Our faculty pursues research in DNA analysis, GIS, disease diagnostics and other biomarkers, ecological anthropology, forensic anthropology, fossil excavation, modern Mayan cultures, Global and One Health, and both historic and prehistoric archaeology.
Research sites include Central and Latin America, the Caribbean, West, East, and South Africa, near Eastern Mediterranean, and Texas. All of these projects offer excellent opportunities for students to participate in primary research working alongside their professors.
Studying (or evening majoring or minoring in Anthropology) gives you the opportunity to reflect on how and why different people and populations have developed both similar and different characteristics in their biology and behaviors. We use a comparative approach between people/populations and even among different species to understand the commonalities and differences that exist, and the forces that have shaped these outcomes.
Interested in HEALTH? Anthropology is for you!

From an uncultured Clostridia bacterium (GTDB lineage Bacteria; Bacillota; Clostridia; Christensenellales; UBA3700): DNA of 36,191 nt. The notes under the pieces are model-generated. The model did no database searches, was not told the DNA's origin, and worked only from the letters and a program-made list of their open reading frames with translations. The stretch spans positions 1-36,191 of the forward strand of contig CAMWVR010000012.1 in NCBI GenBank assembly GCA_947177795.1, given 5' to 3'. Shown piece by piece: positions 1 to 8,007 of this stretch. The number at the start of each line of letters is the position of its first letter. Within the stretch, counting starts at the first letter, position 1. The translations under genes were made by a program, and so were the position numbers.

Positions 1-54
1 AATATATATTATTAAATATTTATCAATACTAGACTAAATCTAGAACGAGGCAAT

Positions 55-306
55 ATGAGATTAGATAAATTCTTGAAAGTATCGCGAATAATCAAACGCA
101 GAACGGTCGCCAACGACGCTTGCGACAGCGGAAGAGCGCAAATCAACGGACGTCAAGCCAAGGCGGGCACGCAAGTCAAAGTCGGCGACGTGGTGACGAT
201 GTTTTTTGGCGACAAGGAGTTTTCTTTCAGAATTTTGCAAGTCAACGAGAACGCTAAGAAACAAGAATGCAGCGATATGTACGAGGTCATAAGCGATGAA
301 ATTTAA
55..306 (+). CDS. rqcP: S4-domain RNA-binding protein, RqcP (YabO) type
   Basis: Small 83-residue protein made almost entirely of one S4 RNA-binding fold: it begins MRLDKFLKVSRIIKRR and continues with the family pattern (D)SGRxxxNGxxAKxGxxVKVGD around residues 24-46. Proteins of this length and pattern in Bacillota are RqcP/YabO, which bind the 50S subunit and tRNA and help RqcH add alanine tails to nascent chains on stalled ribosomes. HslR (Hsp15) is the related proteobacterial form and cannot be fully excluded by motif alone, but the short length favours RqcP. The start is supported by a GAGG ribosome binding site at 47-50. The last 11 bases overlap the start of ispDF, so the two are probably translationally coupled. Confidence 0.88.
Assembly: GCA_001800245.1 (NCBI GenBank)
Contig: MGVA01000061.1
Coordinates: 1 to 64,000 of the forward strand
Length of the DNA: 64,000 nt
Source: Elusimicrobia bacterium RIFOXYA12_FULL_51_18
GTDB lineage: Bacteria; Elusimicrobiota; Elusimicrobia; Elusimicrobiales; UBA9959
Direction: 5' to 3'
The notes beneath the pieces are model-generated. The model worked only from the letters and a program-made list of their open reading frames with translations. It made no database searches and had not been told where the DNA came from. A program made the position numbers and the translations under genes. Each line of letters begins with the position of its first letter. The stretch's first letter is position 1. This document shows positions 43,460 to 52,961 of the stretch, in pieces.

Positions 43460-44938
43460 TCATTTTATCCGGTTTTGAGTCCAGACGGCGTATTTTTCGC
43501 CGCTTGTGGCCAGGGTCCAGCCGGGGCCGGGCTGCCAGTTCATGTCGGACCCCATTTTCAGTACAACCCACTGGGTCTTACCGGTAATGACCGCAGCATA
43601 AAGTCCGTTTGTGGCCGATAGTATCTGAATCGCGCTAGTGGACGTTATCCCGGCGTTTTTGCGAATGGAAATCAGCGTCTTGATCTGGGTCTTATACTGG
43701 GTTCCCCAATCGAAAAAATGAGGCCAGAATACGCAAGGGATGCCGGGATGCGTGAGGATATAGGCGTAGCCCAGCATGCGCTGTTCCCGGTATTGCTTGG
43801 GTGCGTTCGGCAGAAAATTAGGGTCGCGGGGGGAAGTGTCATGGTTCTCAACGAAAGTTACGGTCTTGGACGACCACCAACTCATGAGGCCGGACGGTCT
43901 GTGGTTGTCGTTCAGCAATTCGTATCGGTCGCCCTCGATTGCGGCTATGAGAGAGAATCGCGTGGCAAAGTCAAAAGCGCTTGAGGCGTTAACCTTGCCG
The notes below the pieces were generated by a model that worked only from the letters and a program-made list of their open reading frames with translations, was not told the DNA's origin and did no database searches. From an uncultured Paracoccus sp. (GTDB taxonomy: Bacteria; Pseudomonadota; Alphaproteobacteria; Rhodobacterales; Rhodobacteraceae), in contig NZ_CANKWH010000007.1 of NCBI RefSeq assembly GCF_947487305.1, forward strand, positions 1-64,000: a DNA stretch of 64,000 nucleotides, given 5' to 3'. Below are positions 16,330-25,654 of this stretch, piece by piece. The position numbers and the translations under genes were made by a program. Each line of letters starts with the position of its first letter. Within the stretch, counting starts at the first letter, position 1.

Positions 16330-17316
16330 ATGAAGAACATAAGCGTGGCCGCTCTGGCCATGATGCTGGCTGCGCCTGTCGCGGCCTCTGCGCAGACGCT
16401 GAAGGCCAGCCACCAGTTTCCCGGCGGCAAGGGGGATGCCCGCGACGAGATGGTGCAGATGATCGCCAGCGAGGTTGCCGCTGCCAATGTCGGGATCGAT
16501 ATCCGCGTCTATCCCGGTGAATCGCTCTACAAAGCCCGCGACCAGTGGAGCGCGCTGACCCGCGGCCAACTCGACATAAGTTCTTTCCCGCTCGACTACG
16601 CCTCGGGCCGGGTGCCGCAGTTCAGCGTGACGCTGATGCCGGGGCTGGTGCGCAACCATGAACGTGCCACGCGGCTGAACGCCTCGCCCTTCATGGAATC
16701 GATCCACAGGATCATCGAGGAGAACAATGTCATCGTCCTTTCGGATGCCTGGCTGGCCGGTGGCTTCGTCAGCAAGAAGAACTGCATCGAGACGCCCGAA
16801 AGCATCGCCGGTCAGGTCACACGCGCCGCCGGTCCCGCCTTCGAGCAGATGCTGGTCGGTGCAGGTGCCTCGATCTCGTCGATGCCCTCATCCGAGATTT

Interested in the ENVIRONMENT? Anthropology is for you!
The core faculty of the Department of Anthropology are from a variety of disciplinary backgrounds including: cultural, physical, applied, and forensic anthropology, archaeology, and forensic chemistry and biology. Research concentrations and specific projects are reflected in these backgrounds.
In addition to extensive teaching laboratories that house a range of specimens and equipment, the Department has a number of research facilities, including our own extensive core facility for genomic and biomarker analyses, archaeology and zooarchaeology labs, an anatomy laboratory featuring a plastinated human cadaver, and areas for conducting forensic experiments.